|Date of Birth||June 16, 1893|
|Place of Birth||Nebraska|
|Next of Kin||John Clark (father), Ravenna, Nebraska, U.S.A.|
|Trade / Calling||Farmer|
|Service Record||Link to Service Record|
|Battalion||8th Battalion, Canadian Railway Troops|
|Force||Canadian Expeditionary Force|
|Branch||Canadian Railway Troops|
|Enlisted / Conscripted||Conscripted|
|Place of Enlistment||Winnipeg, Manitoba|
|Address at Enlistment||Kenora, Ontario|
|Date of Enlistment||November 11, 1917|
|Age at Enlistment||24|
|Theatre of Service||Europe|
|Prisoner of War||No|
According to his service file Sapper Aldo Clark was the son of John and Florence Clark of Ravenna, Buffalo County, Nebraska. He was born in Nebraska but living and working in Kenora, Ontario when conscription started in the fall of 1917. He was called up for service in November 1917 in Winnipeg and assigned to the 1st Depot Battalion, Manitoba Regiment. His recruitment papers record his birth date as 16 June 1893 and his trade as farmer, although his service file mentions that he was formerly employed as a railroad machinist. Under previous military service Aldo listed the 7th British Columbia Pioneers (November 1914 – July 1916) and the 251st Battalion (March – June 1917).
Aldo had a medical exam in November 1917 and again in April 1918 in Winnipeg. Due to defective sight in his right eye he was classified as B2, suitable for non-combatant work. On 1 June 1918 he was transferred to No. 10 Forestry and Railway Construction Depot in Winnipeg and by mid-July he was at Niagara Camp in Ontario. He embarked from Montreal with the 95th railway draft on 29 July, on the SS Cassandra, arriving in Liverpool about two weeks later. On 15 August he was posted to the Canadian Railway Troops Depot at Purfleet, where he trained for two months. On 22 October Aldo was transferred to the 8th Battalion, Canadian Railway Troops and sent to France. He joined his unit in the field towards the end of the month and the Armistice ended hostilities two weeks later.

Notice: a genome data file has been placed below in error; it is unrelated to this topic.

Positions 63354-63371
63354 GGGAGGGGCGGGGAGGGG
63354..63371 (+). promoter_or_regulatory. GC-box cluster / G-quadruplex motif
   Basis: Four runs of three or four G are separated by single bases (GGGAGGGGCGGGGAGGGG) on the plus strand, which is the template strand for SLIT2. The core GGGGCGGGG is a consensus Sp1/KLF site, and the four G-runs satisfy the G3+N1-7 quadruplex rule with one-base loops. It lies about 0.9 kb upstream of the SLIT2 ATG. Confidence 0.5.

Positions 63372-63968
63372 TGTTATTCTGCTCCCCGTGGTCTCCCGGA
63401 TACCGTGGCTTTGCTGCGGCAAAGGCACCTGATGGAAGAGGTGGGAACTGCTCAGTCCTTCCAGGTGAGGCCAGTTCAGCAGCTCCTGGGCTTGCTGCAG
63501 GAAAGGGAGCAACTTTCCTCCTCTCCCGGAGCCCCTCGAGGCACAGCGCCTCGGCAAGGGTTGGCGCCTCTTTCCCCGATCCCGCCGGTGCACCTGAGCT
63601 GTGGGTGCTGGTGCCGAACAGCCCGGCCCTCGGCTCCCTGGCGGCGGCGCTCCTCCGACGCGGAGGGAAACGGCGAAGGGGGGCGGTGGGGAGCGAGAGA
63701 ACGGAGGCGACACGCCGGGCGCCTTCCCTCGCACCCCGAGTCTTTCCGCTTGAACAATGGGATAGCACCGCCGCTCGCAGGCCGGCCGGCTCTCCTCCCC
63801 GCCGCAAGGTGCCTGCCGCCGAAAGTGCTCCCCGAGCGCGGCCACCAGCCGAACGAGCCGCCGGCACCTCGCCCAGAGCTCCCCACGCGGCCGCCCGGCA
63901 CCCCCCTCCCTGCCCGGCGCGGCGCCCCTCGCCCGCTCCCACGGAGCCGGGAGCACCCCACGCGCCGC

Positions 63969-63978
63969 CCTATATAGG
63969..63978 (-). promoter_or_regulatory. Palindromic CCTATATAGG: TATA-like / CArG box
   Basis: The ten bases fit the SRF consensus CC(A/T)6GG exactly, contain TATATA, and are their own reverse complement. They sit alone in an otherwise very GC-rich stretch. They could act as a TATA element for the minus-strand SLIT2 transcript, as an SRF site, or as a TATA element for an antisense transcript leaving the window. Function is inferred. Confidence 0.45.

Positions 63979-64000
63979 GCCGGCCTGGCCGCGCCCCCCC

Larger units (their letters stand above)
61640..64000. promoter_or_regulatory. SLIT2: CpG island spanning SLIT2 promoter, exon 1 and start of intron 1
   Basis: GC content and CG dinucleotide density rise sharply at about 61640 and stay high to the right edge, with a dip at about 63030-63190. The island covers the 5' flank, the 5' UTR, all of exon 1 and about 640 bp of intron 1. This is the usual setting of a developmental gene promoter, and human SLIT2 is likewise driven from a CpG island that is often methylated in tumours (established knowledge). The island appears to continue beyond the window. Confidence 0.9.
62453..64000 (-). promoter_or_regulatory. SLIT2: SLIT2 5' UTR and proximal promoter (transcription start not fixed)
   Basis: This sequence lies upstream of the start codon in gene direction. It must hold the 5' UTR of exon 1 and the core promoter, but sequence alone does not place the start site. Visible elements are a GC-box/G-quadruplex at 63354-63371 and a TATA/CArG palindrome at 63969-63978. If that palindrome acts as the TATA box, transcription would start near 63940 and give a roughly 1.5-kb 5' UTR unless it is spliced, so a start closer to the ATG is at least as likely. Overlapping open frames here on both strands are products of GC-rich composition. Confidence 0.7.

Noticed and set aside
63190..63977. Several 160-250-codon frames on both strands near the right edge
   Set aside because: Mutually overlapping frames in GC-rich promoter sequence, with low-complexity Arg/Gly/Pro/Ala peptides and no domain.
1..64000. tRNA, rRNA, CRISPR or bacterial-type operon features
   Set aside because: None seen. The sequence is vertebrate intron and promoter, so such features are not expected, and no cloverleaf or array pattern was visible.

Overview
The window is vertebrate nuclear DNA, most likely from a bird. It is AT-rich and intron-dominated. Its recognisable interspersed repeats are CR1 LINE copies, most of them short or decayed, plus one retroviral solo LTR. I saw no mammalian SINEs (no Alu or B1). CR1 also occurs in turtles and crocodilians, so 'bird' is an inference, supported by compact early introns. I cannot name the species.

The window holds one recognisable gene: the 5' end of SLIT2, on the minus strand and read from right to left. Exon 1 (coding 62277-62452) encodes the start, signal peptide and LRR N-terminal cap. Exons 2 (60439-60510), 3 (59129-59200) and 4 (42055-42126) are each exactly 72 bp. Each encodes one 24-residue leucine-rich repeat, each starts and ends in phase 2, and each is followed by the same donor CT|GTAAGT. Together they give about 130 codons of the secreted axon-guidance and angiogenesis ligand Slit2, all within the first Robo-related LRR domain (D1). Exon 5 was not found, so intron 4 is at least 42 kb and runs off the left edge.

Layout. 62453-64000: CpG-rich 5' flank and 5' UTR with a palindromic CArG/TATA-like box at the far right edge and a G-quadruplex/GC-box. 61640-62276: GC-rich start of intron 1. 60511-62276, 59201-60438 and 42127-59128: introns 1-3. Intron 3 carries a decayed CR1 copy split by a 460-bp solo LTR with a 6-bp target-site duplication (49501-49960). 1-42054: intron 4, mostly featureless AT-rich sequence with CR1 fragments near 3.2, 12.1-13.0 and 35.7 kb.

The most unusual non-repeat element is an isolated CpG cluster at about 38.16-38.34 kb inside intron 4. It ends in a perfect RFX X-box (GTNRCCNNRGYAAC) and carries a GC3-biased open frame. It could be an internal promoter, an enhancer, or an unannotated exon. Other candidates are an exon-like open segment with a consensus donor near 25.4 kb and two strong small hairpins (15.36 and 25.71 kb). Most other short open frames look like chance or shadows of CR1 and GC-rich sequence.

After the Armistice the railway troops were kept busy moving supplies and troops, including the wounded and repatriated prisoners of war. On 1 February 1919 Aldo was transferred to the Canadian Railway Troops Pool and by early May he was back in Canada. He spent another five months with No. 10 District Depot in Winnipeg. The vision in his right eye had deteriorated, possibly due to an injury while serving overseas, and he was considered blind in that one eye. He was discharged on demobilization on 31 October in Winnipeg, listed as medically unfit for general service. His intended residence was Dryden, Ontario.
The name Aldo Clark may have been an alias as we have found no record of Aldo or his family either before or after his time in the army.
By Becky Johnson